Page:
MSN Movies: When this film started, I was sad to see that Marion and Jack had broken up. But your chemistry with Chris Rock was so fun I soon got over it! Why did you decide to give Marion a new relationship?
You know, when I decided to make a sequel, I just felt that it wouldn’t be right to use the same guy. I did “Before Sunrise” and “Before Sunset” with the same person—it was an ongoing love affair between a French woman and an American guy so I wanted to do something different in my films. I also thought that Marion was a complicated person and I wanted to show that things don’t always work out in life. I mean, it’s a comedy, but you know, you grow up, you have kids, parents die, and things don’t ways work out the way that we hope! Life is not easy—it’s not supposed to be. You either have a sense of humor and you survive it or you shoot yourself in the mouth! (Laughs.)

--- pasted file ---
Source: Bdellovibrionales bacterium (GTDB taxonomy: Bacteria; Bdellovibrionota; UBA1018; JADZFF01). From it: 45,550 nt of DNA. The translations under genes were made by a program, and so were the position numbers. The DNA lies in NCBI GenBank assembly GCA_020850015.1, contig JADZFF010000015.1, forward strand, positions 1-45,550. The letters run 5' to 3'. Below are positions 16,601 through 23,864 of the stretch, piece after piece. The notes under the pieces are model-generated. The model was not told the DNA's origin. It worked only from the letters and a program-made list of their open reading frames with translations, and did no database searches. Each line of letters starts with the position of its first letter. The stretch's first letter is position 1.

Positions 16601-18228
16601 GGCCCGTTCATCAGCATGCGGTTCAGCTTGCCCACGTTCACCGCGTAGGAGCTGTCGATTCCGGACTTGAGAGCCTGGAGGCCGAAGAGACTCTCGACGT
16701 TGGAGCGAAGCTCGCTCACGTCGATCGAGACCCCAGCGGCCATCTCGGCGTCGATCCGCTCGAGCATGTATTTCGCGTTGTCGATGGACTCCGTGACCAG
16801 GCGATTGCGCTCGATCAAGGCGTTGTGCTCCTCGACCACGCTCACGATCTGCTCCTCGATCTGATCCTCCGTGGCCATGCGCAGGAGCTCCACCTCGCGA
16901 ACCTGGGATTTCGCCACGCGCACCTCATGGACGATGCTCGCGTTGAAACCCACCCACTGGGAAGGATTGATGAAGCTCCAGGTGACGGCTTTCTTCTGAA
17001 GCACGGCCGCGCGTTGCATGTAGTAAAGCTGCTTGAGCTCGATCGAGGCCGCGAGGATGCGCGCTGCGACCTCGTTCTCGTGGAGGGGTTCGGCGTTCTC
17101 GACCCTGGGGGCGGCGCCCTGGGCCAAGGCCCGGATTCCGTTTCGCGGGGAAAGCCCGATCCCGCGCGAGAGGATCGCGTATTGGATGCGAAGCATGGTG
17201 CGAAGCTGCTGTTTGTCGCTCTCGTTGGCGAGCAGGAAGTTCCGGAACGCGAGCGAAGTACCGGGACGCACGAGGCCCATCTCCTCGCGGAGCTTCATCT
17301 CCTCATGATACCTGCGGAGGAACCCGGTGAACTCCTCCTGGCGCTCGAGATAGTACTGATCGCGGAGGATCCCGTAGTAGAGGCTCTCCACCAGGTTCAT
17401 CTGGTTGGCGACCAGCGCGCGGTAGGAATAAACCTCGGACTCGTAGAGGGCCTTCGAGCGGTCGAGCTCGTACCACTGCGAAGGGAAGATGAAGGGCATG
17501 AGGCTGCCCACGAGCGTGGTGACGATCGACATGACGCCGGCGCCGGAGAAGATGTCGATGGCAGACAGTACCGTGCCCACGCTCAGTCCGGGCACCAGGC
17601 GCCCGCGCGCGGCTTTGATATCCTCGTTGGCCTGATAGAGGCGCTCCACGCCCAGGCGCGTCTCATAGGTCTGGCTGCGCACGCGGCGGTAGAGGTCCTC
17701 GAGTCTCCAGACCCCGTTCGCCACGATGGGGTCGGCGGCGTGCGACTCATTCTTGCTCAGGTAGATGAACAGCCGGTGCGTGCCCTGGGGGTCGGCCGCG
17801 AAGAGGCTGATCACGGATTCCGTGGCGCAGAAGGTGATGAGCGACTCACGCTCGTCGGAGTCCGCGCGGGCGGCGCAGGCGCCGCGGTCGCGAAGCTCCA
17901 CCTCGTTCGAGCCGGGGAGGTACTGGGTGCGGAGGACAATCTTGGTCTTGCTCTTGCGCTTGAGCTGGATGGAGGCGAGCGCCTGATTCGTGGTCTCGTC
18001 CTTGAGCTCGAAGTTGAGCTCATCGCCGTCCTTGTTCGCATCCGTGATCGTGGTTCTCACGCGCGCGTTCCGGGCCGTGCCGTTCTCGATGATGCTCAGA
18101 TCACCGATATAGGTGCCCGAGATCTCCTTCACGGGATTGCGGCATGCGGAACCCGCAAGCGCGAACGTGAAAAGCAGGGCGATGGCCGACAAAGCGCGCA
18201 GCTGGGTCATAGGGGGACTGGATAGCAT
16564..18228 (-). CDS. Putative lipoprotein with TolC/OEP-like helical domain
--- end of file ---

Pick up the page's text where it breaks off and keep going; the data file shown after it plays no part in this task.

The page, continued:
Did you already know Chris Rock in New York?
I had only met him briefly—this sounds a little cheesy, but I met him at an Oscars lunch because I was a nominee and he was the host that year! We ended up talking for like three minutes, but I always loved his stand-up. I thought it was crazy, outrageous, and politically incorrect—everything I love! Not terribly respectful to women, kind of dirty and smart—I thought, “I want to work with this guy!”
Did you consider having a brief moment in the film where Marion and Jack run into each other? I kept thinking of that scene in “2 Days in Paris” when they talk about what it would be like if they ran into each other after they broke up.
Oh, wow, I didn’t think of that. Now that you mention it, that could have been a really good scene! But the truth is, what Jack said in the first film is that he wouldn’t be friends with her if they weren’t together. So basically, in this film, they’re not friends, they don’t hang out, they don’t really see each other even though they share a child. It’s not a very friendly break-up. In real life, though, I actually AM friends with most of my exes!